So what to do next? Do I just live with what I have or do I go in search of the holy grail one more time? Would an AKG K601 or K701 be an option or should I just get a better Stax? Would a more modern Stax SR404 be an improvement on my 20 year old Lambdas and maybe make the Stax experience a little less work? Or should I bite the bullet and save up to get some Stax Omega SR007s?

Or maybe I should just buy a K601 for the experience of what it is, expand my pallet and realize that the Holy Grail is a journey and not a destination.

Jessica
 
Mar 23, 2006 at 3:15 PM Post #2 of 46

johnmatrix

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i own the Stax Sr-X Mk III which was the top of the line before the lambdas and from what I have read around here you might want to try the Sr-003. It sounds like the decendent of my phones. My Sr-X always get your toe tapping and are invovling and fun.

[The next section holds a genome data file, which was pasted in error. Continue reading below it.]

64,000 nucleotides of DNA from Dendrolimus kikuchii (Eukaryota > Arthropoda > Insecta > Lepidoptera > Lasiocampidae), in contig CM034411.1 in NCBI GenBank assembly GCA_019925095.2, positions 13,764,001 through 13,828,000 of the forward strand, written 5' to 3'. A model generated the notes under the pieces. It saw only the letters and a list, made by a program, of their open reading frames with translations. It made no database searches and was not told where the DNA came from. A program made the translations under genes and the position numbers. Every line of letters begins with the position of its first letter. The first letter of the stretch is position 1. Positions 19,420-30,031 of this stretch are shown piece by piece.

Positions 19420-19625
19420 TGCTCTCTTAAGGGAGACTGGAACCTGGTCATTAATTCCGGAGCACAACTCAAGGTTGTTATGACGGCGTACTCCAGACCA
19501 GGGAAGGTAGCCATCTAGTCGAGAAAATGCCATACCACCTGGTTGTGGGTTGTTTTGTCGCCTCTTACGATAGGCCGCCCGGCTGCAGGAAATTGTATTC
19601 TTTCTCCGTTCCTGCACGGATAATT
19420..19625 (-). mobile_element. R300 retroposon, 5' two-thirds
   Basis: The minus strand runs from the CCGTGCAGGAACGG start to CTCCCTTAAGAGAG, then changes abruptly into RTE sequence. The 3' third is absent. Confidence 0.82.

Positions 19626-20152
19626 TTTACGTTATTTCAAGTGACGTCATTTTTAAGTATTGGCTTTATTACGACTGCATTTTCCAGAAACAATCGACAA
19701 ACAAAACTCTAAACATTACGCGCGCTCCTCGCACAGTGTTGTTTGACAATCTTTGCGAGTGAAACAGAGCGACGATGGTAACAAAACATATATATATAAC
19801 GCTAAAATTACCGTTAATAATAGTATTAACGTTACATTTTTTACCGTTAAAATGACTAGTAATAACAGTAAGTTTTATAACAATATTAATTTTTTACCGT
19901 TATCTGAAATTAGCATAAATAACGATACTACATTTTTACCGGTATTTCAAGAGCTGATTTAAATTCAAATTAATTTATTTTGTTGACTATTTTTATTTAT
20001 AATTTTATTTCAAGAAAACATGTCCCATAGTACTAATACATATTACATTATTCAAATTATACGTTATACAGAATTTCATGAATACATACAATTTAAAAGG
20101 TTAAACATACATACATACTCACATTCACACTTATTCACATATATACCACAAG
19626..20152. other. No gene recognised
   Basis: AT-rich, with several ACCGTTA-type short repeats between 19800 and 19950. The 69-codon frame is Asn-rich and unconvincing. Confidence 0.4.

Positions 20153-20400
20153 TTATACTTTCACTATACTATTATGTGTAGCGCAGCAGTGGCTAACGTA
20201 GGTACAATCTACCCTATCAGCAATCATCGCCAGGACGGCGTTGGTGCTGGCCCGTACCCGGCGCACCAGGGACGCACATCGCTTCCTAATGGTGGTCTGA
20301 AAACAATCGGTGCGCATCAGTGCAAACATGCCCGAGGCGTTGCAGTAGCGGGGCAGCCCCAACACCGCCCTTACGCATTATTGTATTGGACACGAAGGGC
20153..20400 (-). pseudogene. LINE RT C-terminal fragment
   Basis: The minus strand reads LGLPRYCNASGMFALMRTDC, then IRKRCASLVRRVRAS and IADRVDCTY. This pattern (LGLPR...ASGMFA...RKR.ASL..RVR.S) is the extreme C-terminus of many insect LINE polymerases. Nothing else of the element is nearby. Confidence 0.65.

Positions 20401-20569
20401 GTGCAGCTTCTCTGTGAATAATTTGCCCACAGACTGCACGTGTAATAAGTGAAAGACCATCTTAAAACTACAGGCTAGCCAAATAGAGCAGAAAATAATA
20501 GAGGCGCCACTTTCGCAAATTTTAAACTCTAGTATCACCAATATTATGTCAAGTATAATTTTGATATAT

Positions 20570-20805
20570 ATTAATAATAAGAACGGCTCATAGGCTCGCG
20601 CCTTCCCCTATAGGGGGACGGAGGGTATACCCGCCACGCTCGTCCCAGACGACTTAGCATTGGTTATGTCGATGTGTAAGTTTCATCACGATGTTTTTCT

The Sr-003 is supposed to be musical and fun, check out the thread smeggy made reviewing the phone. It is also only $150 from audiocubes, since you already have an amp. So it is cheaper than the akg's.
 
Mar 23, 2006 at 3:19 PM Post #3 of 46

robm321

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Sounds like your a perfect candidate for the K1000. It has the same effect as your stax: Instruments in space around you with heavy detail, but it also has weight behind it. It has a very fast transient response and snap to it.

k1000smile.gif
 
Mar 23, 2006 at 3:28 PM Post #4 of 46

JaZZ

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Hi Jessica